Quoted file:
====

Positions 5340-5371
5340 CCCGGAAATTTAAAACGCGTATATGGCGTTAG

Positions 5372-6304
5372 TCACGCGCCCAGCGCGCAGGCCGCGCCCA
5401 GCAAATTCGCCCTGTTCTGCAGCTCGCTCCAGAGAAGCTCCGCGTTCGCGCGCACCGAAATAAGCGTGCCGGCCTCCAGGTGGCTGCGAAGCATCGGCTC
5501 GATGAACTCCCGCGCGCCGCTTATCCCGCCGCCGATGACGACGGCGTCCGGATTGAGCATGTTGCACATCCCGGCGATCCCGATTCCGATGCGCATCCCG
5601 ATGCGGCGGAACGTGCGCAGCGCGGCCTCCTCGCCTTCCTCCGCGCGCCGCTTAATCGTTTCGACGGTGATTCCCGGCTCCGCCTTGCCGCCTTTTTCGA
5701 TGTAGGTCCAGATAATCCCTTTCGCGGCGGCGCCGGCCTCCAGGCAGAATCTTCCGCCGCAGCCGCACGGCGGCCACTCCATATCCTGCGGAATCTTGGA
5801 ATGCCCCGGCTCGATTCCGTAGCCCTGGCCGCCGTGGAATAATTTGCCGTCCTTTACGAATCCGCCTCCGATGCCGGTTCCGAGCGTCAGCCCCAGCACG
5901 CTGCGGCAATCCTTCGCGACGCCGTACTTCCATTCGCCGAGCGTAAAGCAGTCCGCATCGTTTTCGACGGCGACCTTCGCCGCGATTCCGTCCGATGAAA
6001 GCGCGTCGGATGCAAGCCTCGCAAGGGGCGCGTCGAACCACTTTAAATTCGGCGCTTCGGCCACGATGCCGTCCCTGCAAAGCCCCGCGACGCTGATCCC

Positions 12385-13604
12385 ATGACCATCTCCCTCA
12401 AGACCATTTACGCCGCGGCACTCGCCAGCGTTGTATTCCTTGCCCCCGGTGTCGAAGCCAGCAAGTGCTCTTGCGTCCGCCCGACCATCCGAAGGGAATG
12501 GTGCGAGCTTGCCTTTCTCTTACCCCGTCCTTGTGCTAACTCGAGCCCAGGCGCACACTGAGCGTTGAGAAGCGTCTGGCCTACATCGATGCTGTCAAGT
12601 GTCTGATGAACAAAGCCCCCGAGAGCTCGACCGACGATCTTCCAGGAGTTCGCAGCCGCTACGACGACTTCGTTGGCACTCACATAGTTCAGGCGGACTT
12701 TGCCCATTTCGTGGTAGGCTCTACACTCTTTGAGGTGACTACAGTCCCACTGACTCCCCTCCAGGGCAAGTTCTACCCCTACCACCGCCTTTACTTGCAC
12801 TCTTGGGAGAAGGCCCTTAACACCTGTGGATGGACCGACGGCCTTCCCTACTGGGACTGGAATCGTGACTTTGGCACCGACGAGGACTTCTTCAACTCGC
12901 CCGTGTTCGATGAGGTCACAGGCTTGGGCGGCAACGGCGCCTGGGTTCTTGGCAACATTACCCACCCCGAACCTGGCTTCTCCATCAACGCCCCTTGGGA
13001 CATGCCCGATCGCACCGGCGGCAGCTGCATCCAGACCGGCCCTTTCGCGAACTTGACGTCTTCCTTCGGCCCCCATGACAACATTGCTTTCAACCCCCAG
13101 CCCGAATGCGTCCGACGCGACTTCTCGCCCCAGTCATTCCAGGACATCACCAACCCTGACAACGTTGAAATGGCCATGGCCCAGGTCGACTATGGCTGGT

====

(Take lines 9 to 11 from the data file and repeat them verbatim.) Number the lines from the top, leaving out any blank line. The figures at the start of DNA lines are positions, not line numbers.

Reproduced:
5801 ATGCCCCGGCTCGATTCCGTAGCCCTGGCCGCCGTGGAATAATTTGCCGTCCTTTACGAATCCGCCTCCGATGCCGGTTCCGAGCGTCAGCCCCAGCACG
5901 CTGCGGCAATCCTTCGCGACGCCGTACTTCCATTCGCCGAGCGTAAAGCAGTCCGCATCGTTTTCGACGGCGACCTTCGCCGCGATTCCGTCCGATGAAA
6001 GCGCGTCGGATGCAAGCCTCGCAAGGGGCGCGTCGAACCACTTTAAATTCGGCGCTTCGGCCACGATGCCGTCCCTGCAAAGCCCCGCGACGCTGATCCC